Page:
The NZ Herald's John Drinnan reports that EMI NZ boss Chris Caddick has been let go, and their staff has been cut from 18 to 9. (link) Excerpted below, read the full article at the link. Simon Grigg also wrote a very good post on the changes at EMI NZ, read it here.
MUSIC GURU'S DEPARTURE HITS BUM NOTE
Global music giant EMI Music has dampened New Zealand Music Month by pulling the plug on a top talent spotter and champion of local music, Chris Caddick.
The departure marks the downgrading of the Auckland business from a fully serviced EMI outpost of 18 people last year to a sales operation of around nine, music industry sources say...
... Caddick and EMI had set sights on becoming the major multinational in the New Zealand market. New Zealand musicians signed or licensed to EMI include Salmonella Dub, Hollie Smith, Golden Horse and Opshop. The moves are part of the crisis at EMI under new management and the ongoing unravelling of the global music industry due to illegal downloads.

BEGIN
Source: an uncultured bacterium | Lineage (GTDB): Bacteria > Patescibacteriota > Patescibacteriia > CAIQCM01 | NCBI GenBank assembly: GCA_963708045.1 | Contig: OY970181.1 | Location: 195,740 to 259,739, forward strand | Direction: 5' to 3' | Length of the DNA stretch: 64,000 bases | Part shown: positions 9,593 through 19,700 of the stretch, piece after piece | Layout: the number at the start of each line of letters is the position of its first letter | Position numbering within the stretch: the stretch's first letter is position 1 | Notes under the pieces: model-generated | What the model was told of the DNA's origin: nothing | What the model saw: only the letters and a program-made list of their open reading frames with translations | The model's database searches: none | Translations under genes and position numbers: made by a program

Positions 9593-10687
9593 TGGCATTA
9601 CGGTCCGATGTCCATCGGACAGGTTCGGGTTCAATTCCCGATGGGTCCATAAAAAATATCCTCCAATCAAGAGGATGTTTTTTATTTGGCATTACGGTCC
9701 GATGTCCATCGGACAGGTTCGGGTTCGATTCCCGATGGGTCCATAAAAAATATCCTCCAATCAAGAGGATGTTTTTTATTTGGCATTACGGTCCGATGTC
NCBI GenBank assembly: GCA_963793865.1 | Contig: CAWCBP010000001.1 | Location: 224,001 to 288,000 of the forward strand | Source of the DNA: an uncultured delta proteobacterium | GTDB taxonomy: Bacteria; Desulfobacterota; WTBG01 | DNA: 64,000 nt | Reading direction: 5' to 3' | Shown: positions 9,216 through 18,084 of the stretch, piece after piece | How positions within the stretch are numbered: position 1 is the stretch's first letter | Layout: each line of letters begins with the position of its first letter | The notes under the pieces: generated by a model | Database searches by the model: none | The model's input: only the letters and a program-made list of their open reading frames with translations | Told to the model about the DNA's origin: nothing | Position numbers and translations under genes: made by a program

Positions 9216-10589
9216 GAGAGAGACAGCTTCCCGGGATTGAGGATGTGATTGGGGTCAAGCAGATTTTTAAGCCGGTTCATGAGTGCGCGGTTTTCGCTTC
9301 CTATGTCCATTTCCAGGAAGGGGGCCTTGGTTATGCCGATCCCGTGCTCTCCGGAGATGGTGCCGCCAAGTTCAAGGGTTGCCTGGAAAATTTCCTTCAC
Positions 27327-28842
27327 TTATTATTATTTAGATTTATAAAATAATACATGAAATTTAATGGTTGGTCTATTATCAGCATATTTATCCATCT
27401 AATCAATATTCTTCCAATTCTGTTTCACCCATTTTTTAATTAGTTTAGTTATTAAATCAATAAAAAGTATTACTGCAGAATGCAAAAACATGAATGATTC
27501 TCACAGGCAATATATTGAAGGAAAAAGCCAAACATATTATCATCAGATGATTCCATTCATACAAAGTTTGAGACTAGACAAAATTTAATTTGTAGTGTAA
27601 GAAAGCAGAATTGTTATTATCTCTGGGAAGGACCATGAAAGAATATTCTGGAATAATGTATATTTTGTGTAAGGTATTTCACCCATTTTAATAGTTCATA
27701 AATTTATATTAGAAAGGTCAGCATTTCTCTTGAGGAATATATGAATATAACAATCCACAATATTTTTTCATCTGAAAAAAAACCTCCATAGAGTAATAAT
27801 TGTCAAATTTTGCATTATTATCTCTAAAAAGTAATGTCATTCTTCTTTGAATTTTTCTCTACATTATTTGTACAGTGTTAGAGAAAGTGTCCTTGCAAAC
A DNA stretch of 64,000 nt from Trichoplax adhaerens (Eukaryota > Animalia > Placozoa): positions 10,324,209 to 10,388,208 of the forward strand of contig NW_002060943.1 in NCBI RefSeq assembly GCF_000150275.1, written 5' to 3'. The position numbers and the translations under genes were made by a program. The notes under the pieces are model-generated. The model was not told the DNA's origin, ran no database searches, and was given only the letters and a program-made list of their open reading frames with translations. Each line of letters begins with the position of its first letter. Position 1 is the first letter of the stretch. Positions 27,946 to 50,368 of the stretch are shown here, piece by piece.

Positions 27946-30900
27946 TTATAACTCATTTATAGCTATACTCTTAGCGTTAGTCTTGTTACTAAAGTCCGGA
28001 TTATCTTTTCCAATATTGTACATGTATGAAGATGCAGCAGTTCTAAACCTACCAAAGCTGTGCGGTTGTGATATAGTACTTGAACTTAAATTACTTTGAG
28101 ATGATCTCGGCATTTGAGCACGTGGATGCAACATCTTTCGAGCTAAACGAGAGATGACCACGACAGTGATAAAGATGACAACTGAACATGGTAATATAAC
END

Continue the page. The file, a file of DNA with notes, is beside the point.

The business model is shot. So loss of the managing director of signing acts in this tiny and isolated market will be hardly noticed inside EMI. The company refused to comment, as did Caddick.
Media hype up New Zealand music success overseas but, like other industries, New Zealand is becoming a branch office of Sydney. It is expected EMI will become a sales office and signing talent will be controlled from Australia. Sony BMG still has a New Zealand office but it too is focused on Sydney. Universal Music is the most active multinational in this market but some believe it will eventually revert to a marketing role....
... The issue creates big challenges for New Zealand On Air, which is obliged by law to promote New Zealand culture and identity and pumps money into companies to make records - including generous subsidies paid to multinationals like EMI.
Increasingly the state-owned funder is looking like the artist and repertoire man cajoling distant record executives with cash incentives.
While parts of the music scene live off grants, industry folk believe it is time to stop dressing up subsidies as a culture associated with Music-Month festivities and start treating them for what they are - a commercial industry subsidy."